Posted on January 19, 2010

Richard's family consists of 6 sisters, their husbands and offspring. He requested a family trip while in the Philipines over Christmas and New Years. I selfishly monopolized him for a full week in Sangat Island, leaving limited time for other outings. The plan to visit another island was floated, but for this many people to agree on a place, get the free time, obtain plane and hotel reservations, not to mention cost led this idea down the path of unfeasibility.

They could of course just gather at someones house and feast, as they frequently do (they are all skinny, this part I don't understand, and it pisses me off, I always leave Philippines with excess weight, and it's not in my luggage). The consensus was a full day excursion would be more memorable.

Ricard's niece, Trixie (AKA Rachelle, all Flipinos have English names) works for Nestle, and Nestle has team building exercises for their staff (in fact, she is always flying off to some island resort, on Nestles's dime, for some such exercise, I'm hoping Nestle will choose Bhutan for their next team building exercise). One recent team builder was a trek to Mt. Pinatubo.

pino does) is the volcano that erupted with no warning in 1991. Silent and dormant for 400 years, and not even looking like a volcano, just a forested mountain. It was thought to have been awakened by a severe earthquake the year before. It spewed ash as far as Singapore, 1500 miles distant, and covered Manila with inches thick layers of dust for weeks, and buried the surrounding towns not with molten lava, but a substance called lahar. Lahar, a Javenese word, is a mixture of ash and water. It flows like a river of concrete, hardening to cement like consistency when it stops. The lahar buried villages, trapping people in houses which collapsed over them. Over 800 hundred people perished, and thousands needed to be evacuated. The mountain slopes are inhabited by a group of indigenous pre Spanish pre Filipino subsistence hunters/farmers, the Aeta, forced onto the mountain generations ago by the arriving Filipinos, then Spanish who grabbed the more arable flat land. The Aetas maintain the mountain was angered by illegal logging and drilling and thus exploded.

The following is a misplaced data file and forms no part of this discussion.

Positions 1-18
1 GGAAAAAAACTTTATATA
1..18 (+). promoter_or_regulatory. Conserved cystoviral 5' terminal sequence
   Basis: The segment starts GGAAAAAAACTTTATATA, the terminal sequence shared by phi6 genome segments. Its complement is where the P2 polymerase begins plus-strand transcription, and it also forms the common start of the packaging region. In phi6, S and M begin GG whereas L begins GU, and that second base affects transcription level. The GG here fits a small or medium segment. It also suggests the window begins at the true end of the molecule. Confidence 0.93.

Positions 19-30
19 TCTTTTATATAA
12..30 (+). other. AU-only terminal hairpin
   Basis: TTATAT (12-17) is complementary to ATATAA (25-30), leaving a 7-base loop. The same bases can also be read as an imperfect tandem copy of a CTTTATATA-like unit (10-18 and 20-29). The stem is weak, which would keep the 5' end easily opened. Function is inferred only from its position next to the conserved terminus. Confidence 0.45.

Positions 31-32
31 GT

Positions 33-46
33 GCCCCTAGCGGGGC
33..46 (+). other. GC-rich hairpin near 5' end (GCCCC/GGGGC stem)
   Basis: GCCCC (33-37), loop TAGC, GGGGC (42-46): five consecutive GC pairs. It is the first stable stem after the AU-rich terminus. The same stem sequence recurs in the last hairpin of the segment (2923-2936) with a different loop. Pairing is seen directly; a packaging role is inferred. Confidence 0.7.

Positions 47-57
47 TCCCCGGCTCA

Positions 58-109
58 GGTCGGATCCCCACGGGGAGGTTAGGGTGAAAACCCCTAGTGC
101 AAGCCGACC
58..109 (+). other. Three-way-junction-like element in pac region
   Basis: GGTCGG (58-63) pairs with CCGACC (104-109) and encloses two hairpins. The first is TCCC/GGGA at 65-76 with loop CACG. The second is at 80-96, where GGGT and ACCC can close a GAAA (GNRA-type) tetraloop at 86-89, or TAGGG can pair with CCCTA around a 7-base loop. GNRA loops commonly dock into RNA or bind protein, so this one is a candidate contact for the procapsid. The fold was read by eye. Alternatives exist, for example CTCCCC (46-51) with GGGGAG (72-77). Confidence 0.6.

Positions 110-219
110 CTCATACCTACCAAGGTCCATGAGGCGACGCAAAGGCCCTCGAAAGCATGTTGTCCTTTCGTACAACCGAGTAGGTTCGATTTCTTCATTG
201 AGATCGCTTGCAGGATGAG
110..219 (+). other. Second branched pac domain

So, disaster site for the big family outing. These days, the hazard is gone and enough of the vegetation has grown back to (hopefully) stabilize the new cliffs exposed by the explosion. We start at 2:00 a.m. Cruelly early. First we must drive the home of sister Lisa and brother in law Nick. Lucky them, they get to sleep an extra hour. A bus awaits. There are 50 people. I had no idea the Chu family had 50 members. Friends, it's expained to me. We board the bus, every seat is occupied, and a bootleg copy of AVATAR is playing. I fall asleep. The drive is 3 hours, and at one point they stop for food (did I mention this group eats a lot?). Richard and I sleep through the food stop. We arrive at the town of Capas in Tarlac province at 7:00 a.m. There are 10 4x4's waiting for us, each will carry 5 passengers. (This group is organized). We pile into one, and drive for 90 minutes through a river, 6 inches deep and a mile wide. The lahar coursed through here, scouring this broad and shallow channel. Along the side of the river we pass a few settlements of the now thrice dispossesed Aeta people, living in banana leaf huts. To describe their possesions as meager would be an overstatement. The Aetas are very dark skinned with curly hair, Melanesian in appearance, so differ from most other Filipinos of Malay ancestry

It's like something from the Swiss Alps, with an improbable colored lake. Involuntarily, with no witnesses, I say "wow."